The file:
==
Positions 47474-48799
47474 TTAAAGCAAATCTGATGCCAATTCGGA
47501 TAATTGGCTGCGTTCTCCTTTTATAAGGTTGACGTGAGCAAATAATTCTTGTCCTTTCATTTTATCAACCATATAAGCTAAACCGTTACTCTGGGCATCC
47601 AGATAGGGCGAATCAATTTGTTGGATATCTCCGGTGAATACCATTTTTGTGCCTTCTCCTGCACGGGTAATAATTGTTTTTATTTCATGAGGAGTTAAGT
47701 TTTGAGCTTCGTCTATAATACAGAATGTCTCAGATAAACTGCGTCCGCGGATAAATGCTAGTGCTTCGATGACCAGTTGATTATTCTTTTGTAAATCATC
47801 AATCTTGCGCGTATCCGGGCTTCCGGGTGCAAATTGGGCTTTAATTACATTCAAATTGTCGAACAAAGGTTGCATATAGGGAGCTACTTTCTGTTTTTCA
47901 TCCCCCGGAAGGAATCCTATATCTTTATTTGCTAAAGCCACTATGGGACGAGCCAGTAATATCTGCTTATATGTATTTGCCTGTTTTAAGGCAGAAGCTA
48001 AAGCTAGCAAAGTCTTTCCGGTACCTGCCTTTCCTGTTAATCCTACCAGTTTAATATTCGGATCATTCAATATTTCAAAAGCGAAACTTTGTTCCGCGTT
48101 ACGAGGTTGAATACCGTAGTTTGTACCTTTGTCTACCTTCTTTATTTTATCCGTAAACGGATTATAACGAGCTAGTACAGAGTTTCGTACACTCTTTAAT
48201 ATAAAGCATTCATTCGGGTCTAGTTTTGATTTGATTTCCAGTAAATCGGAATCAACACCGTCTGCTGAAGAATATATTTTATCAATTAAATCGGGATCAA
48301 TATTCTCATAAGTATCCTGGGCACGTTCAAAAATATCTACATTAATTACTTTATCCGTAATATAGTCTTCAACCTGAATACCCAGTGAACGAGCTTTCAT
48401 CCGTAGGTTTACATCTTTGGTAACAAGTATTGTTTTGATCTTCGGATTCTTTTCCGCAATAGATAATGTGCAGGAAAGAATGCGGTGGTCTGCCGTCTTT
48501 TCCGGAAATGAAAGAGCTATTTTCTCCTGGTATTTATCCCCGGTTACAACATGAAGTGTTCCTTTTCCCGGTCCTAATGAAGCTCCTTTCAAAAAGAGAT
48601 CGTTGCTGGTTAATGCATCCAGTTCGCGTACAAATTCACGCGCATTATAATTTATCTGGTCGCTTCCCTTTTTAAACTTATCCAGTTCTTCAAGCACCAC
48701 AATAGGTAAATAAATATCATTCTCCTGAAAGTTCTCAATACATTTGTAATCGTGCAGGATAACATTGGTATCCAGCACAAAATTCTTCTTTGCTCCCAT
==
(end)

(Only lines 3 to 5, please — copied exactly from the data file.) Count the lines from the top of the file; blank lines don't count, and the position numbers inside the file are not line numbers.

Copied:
47501 TAATTGGCTGCGTTCTCCTTTTATAAGGTTGACGTGAGCAAATAATTCTTGTCCTTTCATTTTATCAACCATATAAGCTAAACCGTTACTCTGGGCATCC
47601 AGATAGGGCGAATCAATTTGTTGGATATCTCCGGTGAATACCATTTTTGTGCCTTCTCCTGCACGGGTAATAATTGTTTTTATTTCATGAGGAGTTAAGT
47701 TTTGAGCTTCGTCTATAATACAGAATGTCTCAGATAAACTGCGTCCGCGGATAAATGCTAGTGCTTCGATGACCAGTTGATTATTCTTTTGTAAATCATC